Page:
Hwange National Park, Zimbabwe
In partnership with International Fund for Animal Welfare (IFAW) this project will improve the ability of rangers to protect giraffes and other wildlife within Hwange National Park. Hwange NP spans 3.5 million acres ((5,400 square miles) — an area equivalent to Yellowstone and Grand Canyon national parks combined. It’s protected by only 127 Zimbabwe Parks and Wildlife (ZimParks) anti-poaching rangers.
Southern giraffe have declined sharply in Hwange over the past 25 years, from over 14,500 to about 1,600 today. The giraffe have been hit hard by direct poaching as well as by specialized snares by poachers to snag giraffe, leading to a slow and agonizing death. These threats are increasing due to coal mines and their settlements being established around the park.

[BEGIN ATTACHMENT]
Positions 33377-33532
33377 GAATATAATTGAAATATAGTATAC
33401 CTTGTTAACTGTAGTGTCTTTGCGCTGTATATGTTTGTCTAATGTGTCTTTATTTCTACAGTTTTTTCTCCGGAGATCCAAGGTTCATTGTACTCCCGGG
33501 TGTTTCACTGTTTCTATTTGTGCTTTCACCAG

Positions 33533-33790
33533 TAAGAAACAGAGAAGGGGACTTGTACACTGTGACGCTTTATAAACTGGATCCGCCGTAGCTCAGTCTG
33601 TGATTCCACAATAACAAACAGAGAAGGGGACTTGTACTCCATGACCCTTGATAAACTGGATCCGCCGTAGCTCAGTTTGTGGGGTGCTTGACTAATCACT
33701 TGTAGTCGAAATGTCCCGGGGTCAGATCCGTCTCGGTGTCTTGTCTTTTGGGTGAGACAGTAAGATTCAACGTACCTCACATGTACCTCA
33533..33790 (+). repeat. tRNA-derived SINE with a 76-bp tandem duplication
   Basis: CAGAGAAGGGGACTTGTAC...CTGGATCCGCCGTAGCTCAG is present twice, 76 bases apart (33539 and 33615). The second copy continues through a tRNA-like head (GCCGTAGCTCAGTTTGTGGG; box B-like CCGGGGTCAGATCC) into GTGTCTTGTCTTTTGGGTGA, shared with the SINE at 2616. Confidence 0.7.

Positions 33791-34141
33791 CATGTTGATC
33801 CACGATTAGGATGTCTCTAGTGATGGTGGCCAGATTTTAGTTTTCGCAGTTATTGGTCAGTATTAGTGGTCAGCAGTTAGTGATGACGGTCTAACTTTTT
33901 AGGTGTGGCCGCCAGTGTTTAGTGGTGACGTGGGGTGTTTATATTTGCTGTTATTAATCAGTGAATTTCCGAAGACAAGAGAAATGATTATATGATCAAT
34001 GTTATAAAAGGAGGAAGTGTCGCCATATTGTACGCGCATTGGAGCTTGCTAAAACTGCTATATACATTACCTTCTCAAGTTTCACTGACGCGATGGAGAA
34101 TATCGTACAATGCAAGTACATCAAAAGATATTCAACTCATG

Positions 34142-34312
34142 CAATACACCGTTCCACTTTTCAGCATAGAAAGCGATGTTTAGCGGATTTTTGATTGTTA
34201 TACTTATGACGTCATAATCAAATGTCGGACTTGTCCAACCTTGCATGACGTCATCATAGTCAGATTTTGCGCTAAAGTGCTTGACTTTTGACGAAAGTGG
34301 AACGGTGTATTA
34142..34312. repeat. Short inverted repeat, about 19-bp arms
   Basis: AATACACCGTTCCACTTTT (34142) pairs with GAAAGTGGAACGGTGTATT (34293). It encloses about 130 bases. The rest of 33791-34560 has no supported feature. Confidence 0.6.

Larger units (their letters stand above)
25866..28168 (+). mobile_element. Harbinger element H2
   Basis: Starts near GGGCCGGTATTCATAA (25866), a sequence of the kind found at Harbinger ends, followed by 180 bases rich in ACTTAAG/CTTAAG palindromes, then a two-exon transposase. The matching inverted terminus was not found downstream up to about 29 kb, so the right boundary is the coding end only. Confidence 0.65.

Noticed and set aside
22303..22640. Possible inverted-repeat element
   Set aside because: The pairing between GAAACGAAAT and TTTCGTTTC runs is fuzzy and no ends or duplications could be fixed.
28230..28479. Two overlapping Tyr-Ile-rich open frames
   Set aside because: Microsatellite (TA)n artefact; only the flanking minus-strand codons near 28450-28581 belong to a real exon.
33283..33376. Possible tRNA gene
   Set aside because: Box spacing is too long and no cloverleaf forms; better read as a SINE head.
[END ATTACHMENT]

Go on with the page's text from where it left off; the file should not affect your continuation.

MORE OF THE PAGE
However, the remaining giraffe in Hwange represent 20% of the entire giraffe population in Zimbabwe. As such, we must act NOW to protect these remaining giraffe, and give them the opportunity to thrive, and repopulate Hwange back to their former levels.
Save Giraffes Now in collaboration with ZimParks and IFAW are offering hope to the last giraffe in Hwange in two key ways. First by providing counter-poaching training for the ZimParks rangers — to detect and stop poachers before they kill. Secondly through the deployment of specialized teams of anti-poaching rangers and wildlife vets who patrol critical sectors of the Park and actively seek out and remove the snares targeting giraffe. Additionally, these teams can treat giraffe who are still alive, but badly injured by the snares.